The Unlikely Spy

Daniel Silva’s debut novel

Daniel Siva’s debut novel, The Unlikely Spy, was first published in 1996.Because I so enjoyed two of his newer books, I thought I’d give this one a try. And I’m glad I did!

This is the utterly compelling story of Britain’s MI-5 and Germany’s Abwehr, the military intelligence services, during World War II. Many German spies in Britain were arrested and either hanged or “turned” by MI-5. However, a number of agents were in the country in deep cover. The British suspected that those sleeper agents existed, but had no idea who they were. As the British and the Americans began planning for the Normandy invasion, they became concerned that knowledge of the date and location of the landing would end up in German hands. So began a massive, complex and, we know, successful plan to mislead the Germans.

The Unlikely Spy is meticulously researched. Many of the characters are, of course, fiction. But there are realistic and compelling portraits of  historical figures we know much about (Winston Churchill and Adolf Hitler, to name just two) and those most of us have never heard of. Chief among these is the head of the Abwehr, Admiral Wilhelm Canaris. Admiral Canaris was involved in a plot to depose Hitler and was actually executed by the Nazis for treason.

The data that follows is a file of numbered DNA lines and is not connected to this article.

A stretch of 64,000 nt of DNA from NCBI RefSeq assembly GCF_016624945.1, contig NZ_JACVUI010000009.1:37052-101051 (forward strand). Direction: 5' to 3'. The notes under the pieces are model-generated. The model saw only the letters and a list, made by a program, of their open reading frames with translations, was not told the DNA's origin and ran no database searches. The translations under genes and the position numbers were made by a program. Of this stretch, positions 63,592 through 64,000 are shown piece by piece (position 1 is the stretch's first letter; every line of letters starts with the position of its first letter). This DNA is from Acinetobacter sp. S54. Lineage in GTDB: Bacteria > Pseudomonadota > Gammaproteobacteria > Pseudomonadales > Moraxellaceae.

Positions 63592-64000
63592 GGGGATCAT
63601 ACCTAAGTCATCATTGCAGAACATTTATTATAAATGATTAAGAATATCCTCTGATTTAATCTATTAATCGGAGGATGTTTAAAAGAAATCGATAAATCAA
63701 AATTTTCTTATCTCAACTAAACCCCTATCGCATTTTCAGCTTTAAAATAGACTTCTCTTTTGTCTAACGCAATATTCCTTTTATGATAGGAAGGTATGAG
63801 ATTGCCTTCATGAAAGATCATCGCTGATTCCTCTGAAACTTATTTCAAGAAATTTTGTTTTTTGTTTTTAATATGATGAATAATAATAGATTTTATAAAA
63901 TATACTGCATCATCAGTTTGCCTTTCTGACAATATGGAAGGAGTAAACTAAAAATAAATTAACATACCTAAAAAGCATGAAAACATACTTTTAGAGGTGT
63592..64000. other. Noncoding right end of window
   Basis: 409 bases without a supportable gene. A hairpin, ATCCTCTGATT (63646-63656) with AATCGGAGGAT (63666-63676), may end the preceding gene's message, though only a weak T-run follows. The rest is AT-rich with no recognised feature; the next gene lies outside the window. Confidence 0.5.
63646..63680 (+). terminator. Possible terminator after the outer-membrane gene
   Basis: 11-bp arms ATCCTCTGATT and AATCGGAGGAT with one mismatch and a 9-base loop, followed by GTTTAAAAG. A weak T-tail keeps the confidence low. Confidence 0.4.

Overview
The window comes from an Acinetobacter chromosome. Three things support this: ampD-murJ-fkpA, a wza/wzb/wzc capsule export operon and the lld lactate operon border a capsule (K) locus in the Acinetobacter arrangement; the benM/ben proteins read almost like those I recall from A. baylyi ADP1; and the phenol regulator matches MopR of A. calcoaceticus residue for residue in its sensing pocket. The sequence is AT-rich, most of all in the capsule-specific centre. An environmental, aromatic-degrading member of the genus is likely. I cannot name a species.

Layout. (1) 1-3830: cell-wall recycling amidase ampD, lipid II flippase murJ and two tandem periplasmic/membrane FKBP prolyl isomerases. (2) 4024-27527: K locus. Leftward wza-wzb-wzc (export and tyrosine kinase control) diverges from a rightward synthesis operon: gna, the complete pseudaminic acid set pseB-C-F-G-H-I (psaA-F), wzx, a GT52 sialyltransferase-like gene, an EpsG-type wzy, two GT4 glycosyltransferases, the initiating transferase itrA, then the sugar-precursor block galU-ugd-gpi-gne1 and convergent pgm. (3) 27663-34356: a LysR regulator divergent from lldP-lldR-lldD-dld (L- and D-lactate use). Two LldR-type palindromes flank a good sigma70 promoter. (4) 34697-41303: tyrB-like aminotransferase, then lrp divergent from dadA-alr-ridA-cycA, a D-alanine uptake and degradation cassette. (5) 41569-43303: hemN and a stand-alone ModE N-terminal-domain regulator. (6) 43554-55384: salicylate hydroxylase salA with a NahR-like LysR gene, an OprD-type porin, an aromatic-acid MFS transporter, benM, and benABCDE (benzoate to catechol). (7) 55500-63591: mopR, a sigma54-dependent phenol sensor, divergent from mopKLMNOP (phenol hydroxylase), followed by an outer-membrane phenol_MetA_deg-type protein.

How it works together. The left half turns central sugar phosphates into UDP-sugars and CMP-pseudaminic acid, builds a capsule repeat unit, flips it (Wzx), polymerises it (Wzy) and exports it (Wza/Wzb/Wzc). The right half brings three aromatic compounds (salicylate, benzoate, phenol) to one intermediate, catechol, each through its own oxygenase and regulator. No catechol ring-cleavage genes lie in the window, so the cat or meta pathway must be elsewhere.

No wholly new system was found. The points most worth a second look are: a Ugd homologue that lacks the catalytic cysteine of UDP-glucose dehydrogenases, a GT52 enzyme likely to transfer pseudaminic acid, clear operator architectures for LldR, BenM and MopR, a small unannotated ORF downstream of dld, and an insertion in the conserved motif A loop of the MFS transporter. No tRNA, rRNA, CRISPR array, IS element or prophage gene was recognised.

This book can be very confusing with its tales of spies, military intelligence, and counter-intelligence. There are many characters, and it’s not always easy to figure out who is really working for who, and which of the characters is who they purport to be. The main character is Alfred Vicary, history professor at University College, London. Vicary is recruited for work at MI-5 by none other than Winston Churchill. He soon finds that he enjoys intelligence work, and is contributing to the war effort. In 1943 his boss, Brigadier Sir Basil Boothby, sets him to work on Operation Mulberry, Britain’s plan to deceive the Nazis. Vicary soon realizes there is much he is not being told about Mulberry, and also that he is being misled. Is Boothby a traitor? Or is he manipulating Vicary for other reasons?

At the same time, there is much turmoil at the Abwehr. Germany is losing the war effort. They know that the Allies are planning an invasion of Europe, but they cannot figure out when and where the invasion will take place. The Abwehr activates one of its sleeper agents in Britain to ascertain this information. It is this person that Vicary is responsible for apprehending before it is too late. Kurt Vogel is the Abwehr administrator in charge of the sleeper agents, and he is no fan of Admiral Canaris. Vogel is ambitious, and willing to do anything to unseat Canaris and control the Abwehr himself.

There is so much more to this book but it would be a disservice to write any more about it. It is thrilling, interesting, and will keep you guessing until the very end.

 

In USA:

Published in hardcover-Villard-1996
Softcover edition-Signet-2003

The Unlikely Spy

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